M- You run barefoot on the beach? I’ve tried it but found the skin on my soles feel it’s going to tear with the stretch…
P- Yeah always barefoot.
It might take a bit of time, first walking on the beach, but the human body’s pretty amazing at how it will adapt to it’s surroundings. That’s a thing that running across the country showed me, pretty much anyone could do it. The human body can do some amazing things, you just have to give it a chance.
M- Didn’t some people drop out of it though?
P- Yeah some people had stress fractures and broken bones, things you can’t recover from on the fly, so you gotta be careful at the same time…
M- Why do you run in Luna sandals?
P- A long time ago I was running in the vibram five fingers and then I found a pair of Luna sandals and put them on for novelty, I thought they would be fun. I wore them in the desert, pacing at badwater. I ended up wearing them for 40-something miles that day and I’ve been wearing them ever since. I really think that it’s not the shoe that matters so much, it’s the person wearing them. I could run in shoes and be fine and I can run in sandals. The sandals just let me rely on myself a bit more, which I think just makes me a better runner overall.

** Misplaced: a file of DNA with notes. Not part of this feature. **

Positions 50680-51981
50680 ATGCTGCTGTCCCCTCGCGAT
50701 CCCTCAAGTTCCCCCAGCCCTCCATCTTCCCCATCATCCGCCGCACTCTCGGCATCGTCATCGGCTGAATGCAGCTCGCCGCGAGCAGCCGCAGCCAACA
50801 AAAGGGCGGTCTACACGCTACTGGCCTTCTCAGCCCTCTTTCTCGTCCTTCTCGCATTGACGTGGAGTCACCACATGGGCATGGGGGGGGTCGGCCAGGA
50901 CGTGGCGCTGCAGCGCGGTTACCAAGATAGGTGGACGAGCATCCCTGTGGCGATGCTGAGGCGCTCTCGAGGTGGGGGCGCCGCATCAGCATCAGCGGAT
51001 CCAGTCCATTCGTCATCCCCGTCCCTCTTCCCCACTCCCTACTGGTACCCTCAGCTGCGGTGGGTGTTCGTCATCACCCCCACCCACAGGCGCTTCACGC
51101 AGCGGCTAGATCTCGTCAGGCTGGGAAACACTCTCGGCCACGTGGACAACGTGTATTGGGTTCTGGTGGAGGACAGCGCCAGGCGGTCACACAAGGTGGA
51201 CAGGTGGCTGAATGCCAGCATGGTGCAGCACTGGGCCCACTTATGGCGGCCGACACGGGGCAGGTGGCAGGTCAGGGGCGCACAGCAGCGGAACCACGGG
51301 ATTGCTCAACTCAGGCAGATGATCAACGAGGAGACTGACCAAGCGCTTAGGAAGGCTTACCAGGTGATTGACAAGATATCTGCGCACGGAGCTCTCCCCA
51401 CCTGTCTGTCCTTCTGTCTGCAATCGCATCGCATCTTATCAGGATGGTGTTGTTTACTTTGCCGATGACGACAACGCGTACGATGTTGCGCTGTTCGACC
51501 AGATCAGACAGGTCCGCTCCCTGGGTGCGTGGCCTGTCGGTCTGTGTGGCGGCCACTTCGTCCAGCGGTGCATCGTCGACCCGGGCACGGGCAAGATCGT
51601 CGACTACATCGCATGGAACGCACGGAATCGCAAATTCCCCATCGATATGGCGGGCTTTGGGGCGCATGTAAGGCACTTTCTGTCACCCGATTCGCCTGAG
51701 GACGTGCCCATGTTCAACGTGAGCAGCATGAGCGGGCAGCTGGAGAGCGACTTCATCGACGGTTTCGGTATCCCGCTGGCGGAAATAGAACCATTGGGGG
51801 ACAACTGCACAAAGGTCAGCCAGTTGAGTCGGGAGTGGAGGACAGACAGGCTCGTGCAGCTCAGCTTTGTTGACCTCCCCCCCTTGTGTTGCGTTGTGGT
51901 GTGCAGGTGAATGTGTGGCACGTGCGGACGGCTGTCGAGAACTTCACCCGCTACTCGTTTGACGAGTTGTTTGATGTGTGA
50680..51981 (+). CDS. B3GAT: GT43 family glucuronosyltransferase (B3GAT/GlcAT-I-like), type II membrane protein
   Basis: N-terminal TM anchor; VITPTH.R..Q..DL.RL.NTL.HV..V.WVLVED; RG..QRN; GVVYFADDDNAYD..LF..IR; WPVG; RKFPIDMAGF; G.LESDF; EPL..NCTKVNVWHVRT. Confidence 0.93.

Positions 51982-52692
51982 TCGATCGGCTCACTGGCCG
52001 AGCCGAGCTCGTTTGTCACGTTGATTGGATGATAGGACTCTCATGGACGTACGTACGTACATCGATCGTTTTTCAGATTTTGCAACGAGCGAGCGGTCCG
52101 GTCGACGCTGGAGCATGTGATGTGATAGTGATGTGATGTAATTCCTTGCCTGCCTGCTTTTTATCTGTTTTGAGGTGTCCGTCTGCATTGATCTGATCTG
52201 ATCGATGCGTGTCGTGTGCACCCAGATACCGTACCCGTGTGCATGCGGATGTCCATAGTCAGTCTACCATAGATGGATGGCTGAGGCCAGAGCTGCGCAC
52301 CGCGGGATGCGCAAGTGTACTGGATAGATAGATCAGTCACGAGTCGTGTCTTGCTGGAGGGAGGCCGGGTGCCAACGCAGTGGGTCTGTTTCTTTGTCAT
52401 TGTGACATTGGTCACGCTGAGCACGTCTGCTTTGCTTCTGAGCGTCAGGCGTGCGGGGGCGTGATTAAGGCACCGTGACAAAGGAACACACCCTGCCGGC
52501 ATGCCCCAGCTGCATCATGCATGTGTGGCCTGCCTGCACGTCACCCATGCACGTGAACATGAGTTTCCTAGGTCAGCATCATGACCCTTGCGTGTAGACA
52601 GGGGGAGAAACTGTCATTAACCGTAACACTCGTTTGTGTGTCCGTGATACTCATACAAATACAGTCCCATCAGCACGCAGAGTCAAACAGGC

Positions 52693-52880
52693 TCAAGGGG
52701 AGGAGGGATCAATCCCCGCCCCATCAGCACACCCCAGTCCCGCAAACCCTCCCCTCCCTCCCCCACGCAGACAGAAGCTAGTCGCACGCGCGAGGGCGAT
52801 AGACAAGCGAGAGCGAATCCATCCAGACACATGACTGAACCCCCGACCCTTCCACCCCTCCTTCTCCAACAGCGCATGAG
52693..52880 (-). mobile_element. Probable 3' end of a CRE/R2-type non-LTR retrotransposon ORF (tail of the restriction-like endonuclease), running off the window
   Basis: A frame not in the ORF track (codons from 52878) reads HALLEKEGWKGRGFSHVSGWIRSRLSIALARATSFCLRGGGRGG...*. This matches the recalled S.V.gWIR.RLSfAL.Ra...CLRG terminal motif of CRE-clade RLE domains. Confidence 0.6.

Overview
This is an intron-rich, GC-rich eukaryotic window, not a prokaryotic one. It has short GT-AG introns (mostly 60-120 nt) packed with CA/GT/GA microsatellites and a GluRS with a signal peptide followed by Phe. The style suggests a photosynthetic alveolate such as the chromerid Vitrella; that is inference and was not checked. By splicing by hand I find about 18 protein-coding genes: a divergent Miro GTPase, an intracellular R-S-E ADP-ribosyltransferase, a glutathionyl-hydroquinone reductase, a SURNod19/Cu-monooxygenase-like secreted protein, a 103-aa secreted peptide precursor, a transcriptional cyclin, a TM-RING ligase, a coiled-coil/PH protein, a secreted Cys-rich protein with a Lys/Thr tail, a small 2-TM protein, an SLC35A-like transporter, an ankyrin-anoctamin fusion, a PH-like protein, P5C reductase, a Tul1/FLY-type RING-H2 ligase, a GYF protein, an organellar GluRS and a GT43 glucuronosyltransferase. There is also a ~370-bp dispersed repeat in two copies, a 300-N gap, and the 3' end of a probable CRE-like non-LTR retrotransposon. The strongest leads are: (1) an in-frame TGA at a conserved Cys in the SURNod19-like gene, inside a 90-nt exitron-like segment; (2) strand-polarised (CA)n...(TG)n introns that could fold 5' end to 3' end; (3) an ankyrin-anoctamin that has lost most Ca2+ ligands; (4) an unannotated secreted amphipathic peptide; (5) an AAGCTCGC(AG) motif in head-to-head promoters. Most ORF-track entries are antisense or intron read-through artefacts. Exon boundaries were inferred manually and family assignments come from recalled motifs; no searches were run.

M- How do you mean, “makes you rely on yourself”?
P- So like there’s a big trend for people running in Hoka shoes, which is a maximum cushioned shoe, and I think they are a good tool, but if you use those every day and every run, then your form gets sloppy and you become dependent on them. Then you can’t go and run barefoot and be efficient, it won’t feel right. If you run barefoot or run in a sandal, you develop a form that will be ok if you go into a cushioned shoe, you can still use that form and then the cushioned shoe to your advantage as well, but you don’t necessarily need it. There are people who had problems and couldn’t run at all, then they went into a Hoka and that was great, but for most people they need to be careful not to rely on them completely.